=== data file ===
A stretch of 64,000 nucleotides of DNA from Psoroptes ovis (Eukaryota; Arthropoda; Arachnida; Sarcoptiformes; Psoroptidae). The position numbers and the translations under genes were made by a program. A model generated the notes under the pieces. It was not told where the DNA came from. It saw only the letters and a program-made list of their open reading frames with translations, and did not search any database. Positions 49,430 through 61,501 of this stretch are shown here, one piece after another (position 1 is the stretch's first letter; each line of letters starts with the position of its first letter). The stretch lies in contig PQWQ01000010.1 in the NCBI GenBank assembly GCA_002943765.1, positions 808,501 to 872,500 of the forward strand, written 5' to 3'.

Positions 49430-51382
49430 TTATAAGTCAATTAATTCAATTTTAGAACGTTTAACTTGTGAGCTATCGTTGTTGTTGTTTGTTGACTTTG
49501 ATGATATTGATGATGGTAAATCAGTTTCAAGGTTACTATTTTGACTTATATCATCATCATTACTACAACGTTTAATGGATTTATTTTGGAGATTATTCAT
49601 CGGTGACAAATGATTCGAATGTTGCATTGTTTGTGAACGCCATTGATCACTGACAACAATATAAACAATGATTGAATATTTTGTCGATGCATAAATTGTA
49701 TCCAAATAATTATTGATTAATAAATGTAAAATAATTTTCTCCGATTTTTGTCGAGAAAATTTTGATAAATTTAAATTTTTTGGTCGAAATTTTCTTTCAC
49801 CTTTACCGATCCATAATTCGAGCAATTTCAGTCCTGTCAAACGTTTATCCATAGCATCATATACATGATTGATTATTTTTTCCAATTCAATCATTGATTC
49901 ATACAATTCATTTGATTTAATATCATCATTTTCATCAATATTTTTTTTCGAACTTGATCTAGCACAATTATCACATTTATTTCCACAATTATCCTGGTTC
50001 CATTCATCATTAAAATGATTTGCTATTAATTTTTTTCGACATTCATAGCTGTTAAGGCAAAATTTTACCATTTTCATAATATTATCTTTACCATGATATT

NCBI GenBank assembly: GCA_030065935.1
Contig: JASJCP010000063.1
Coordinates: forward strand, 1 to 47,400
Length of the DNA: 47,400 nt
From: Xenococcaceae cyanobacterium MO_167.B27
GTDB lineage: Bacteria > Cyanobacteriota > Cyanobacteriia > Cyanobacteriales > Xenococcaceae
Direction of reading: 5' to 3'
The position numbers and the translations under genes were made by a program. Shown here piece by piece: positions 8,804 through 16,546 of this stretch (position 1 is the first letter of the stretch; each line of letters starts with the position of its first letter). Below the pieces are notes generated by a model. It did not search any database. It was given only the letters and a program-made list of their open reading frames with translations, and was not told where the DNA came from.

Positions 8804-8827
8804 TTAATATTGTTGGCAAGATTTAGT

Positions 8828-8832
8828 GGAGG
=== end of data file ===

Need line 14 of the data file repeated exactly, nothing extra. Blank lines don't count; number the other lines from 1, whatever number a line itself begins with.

From: Xenococcaceae cyanobacterium MO_167.B27